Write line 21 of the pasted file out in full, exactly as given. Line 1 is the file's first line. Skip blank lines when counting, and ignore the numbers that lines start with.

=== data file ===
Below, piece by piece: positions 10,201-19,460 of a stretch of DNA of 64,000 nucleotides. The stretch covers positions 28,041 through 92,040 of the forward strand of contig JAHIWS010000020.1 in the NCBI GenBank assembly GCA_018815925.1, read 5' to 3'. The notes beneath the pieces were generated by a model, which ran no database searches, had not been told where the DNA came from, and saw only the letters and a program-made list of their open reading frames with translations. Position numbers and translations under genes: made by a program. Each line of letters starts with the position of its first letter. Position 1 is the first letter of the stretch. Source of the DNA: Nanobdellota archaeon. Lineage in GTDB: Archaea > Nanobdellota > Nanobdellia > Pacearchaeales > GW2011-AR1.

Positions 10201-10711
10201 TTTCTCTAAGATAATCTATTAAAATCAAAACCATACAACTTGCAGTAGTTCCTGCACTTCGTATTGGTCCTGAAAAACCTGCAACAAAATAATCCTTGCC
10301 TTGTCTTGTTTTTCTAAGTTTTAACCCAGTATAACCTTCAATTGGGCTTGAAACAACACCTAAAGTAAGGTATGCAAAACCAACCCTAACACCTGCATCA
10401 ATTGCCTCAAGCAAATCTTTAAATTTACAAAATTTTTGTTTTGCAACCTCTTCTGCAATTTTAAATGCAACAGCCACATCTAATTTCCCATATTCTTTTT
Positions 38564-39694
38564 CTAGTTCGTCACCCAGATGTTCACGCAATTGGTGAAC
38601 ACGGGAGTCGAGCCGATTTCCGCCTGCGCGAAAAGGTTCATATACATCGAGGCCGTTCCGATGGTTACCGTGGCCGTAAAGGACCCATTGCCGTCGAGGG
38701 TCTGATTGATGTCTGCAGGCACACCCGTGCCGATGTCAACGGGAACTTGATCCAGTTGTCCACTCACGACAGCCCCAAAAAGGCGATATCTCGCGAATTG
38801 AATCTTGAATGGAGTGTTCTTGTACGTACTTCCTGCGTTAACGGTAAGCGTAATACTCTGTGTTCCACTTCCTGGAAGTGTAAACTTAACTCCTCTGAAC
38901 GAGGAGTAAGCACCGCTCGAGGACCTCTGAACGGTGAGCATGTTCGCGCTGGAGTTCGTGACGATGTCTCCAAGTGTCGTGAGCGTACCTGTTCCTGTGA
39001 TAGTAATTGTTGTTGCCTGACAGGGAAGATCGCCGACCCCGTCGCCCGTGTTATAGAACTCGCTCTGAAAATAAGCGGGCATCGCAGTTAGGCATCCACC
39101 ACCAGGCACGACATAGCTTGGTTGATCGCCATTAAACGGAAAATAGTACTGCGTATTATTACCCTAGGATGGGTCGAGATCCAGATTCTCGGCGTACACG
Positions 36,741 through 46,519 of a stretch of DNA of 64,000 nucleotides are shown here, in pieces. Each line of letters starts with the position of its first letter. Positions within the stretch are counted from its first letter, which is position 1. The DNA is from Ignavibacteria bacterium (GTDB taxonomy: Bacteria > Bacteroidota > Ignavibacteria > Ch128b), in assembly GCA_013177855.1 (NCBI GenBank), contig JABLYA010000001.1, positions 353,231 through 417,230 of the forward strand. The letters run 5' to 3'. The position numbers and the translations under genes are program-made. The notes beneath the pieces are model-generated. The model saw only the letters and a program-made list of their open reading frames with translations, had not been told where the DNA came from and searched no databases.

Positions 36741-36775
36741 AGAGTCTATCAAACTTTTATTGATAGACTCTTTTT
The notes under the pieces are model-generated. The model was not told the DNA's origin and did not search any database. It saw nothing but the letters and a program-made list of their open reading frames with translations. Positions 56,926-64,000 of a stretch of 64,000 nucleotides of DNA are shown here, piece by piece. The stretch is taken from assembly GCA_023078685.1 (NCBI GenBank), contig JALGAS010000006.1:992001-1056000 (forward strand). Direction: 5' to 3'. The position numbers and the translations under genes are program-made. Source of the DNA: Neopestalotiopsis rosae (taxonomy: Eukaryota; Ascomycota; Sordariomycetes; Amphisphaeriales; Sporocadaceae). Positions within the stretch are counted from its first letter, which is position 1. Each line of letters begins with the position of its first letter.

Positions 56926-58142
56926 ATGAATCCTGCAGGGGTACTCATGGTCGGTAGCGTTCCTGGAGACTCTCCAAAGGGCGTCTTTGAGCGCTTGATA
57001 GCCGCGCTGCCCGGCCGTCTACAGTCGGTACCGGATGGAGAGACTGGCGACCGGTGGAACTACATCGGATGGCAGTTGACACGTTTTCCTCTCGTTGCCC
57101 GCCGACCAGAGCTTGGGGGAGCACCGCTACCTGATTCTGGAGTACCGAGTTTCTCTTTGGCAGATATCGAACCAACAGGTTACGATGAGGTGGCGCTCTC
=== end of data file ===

57101 GCCGACCAGAGCTTGGGGGAGCACCGCTACCTGATTCTGGAGTACCGAGTTTCTCTTTGGCAGATATCGAACCAACAGGTTACGATGAGGTGGCGCTCTC